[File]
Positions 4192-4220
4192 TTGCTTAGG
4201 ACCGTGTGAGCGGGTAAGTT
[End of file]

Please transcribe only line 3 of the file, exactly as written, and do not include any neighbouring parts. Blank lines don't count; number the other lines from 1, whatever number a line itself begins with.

4201 ACCGTGTGAGCGGGTAAGTT